The folks behind Unity are showing their game engine off at its very fanciest in a new short film, created using the newest version. The Heretic, as it's named, is the short adventure of a man and his technocrow going off to face a god. Some near-future urban fantasy vibes right here. Very fancy indeed. Come watch!
I particularly like how the birdstrands have a stop-motion look to them. Jan Švankmajer would be proud of that creature.
"The Heretic was created on stock Unity 2019.3 and pushed Unity's graphics features to the limit," Unity say, "including every possible aspect of the High Definition Render Pipeline (HDRP) with the integrated Post-Processing stack, and the Visual Effect Graph."
Mm, yes, you've really got to clear your pipeline. All sorts of post-processed stacks can get stuck in there if you're not careful. If you're not charting the u-bend on the Visual Effect Graph, you've no one but yourself to blame when pixels flood all over your feet.
Unity debuted the first four minutes of The Heretic at the Game Developers Conference in March 2019 then showed more in September. The full release of The Heretic comes to celebrate today's the launch of Unity 2019.3.
Unity has a bit of a perception problem because it's so accessible to fledgling developers. That means loads of scrappy Unity games are out there (which, to be clear, I think is great), which leads to dimwits believing Unity's only good for that, then they go around shouting that in YouTube comments. In truth, Unity is used for everything from the stylised prettiness of Knights & Bikes and Untitled Goose Game to the realistic-ish stylings of Subnautica and GTFO. Even Blizzard use it for Hearthstone. These short films from their demo teams might be made to sell industries on Unity, but I bet the company hope they'll win over the public too.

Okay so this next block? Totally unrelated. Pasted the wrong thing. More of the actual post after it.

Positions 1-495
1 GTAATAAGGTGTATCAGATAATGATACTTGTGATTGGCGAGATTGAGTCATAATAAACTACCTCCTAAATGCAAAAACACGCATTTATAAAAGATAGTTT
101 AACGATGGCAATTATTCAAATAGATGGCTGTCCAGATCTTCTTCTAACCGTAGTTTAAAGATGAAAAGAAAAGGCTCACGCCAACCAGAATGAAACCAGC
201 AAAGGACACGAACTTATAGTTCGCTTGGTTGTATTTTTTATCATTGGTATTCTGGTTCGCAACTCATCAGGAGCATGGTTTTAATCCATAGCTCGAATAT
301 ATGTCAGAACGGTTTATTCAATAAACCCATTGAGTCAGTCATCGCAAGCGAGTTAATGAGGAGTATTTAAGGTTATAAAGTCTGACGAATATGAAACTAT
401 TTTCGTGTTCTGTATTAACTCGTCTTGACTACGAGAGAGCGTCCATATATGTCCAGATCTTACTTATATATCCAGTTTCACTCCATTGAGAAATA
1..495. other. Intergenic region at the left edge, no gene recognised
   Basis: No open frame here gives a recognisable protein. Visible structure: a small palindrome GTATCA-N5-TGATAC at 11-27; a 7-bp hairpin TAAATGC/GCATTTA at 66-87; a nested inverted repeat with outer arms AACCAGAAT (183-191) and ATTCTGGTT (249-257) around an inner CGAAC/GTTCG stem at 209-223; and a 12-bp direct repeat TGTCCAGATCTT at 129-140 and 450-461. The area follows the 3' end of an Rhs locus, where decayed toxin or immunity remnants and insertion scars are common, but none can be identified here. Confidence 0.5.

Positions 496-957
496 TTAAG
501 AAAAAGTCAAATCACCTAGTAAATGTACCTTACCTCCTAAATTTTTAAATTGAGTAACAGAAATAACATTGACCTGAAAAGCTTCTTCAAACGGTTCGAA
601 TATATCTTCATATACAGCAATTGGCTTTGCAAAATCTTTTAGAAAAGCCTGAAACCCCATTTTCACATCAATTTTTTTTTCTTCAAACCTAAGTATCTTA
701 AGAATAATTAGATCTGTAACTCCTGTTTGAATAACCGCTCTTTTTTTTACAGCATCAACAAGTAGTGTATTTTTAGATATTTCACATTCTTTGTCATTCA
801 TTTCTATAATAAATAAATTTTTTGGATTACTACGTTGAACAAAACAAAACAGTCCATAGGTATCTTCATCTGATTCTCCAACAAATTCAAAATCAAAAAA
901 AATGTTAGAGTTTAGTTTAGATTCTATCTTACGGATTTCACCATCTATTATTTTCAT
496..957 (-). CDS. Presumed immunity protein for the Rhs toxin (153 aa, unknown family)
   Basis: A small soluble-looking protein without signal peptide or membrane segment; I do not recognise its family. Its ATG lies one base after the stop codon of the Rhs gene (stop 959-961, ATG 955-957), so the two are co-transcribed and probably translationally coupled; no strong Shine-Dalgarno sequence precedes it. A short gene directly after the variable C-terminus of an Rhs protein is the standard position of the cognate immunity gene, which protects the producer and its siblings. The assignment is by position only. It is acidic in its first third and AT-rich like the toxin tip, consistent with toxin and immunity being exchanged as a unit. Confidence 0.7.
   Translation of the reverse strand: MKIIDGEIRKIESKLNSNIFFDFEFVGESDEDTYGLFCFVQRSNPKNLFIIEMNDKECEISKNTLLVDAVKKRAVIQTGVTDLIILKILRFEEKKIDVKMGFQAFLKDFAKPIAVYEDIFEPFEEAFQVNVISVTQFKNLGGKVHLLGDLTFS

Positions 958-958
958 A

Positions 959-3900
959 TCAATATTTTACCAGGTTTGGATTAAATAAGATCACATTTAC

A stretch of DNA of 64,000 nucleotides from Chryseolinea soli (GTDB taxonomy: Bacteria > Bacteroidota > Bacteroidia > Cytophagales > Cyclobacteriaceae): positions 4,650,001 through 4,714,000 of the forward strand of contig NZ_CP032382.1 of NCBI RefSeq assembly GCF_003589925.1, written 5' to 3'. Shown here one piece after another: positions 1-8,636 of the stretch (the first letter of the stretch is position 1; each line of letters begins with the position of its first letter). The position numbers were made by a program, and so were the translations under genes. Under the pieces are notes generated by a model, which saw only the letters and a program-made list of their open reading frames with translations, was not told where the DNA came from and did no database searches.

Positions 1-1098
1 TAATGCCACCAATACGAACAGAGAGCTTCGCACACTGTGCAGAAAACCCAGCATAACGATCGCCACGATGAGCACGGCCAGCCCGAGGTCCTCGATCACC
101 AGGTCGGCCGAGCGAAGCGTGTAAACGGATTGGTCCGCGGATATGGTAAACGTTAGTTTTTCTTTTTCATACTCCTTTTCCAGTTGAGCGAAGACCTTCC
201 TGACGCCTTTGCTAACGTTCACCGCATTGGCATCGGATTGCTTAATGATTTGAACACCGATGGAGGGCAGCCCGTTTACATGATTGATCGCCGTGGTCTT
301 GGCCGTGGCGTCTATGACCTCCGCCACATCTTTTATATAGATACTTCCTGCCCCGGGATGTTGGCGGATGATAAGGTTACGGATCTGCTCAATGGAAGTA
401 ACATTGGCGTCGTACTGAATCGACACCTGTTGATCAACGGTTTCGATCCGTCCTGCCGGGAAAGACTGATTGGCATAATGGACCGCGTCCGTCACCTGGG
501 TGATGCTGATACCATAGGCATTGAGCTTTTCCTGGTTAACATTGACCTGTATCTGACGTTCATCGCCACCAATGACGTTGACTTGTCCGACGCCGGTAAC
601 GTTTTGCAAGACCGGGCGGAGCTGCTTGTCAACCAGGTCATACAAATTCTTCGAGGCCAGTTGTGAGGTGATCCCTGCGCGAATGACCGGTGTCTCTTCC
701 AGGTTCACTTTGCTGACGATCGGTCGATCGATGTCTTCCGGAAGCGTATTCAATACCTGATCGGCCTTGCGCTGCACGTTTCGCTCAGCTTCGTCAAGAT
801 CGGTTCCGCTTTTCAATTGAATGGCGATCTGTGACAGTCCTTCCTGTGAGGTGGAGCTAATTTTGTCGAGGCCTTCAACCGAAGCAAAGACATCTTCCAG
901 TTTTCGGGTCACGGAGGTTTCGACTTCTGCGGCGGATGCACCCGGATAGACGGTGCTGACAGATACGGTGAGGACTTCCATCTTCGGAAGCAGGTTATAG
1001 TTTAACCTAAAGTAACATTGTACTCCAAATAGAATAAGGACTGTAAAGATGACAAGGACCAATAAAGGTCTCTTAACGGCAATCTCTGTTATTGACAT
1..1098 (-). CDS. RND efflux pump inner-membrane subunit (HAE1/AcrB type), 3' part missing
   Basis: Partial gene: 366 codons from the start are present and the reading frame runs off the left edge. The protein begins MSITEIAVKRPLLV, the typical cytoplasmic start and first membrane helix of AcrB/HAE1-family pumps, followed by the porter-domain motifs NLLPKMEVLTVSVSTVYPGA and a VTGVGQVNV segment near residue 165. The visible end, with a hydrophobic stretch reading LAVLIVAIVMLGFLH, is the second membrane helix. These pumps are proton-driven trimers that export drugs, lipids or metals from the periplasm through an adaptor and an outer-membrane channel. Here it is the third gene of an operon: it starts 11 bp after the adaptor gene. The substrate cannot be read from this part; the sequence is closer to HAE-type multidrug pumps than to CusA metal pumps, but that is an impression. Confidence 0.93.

Unity advise devs not to use 2019.3 if they're properly making or supporting a game, mind, only if they want to ride the bleeding edge right now. Otherwise you should instead wait for 2019.4, which will be a more stable and enduring "long-term support" release. Devs who want to see more editor windows might enjoy this video showing off 2019.3 features:
Disclosure: I have pals who work at Unity on not-this things.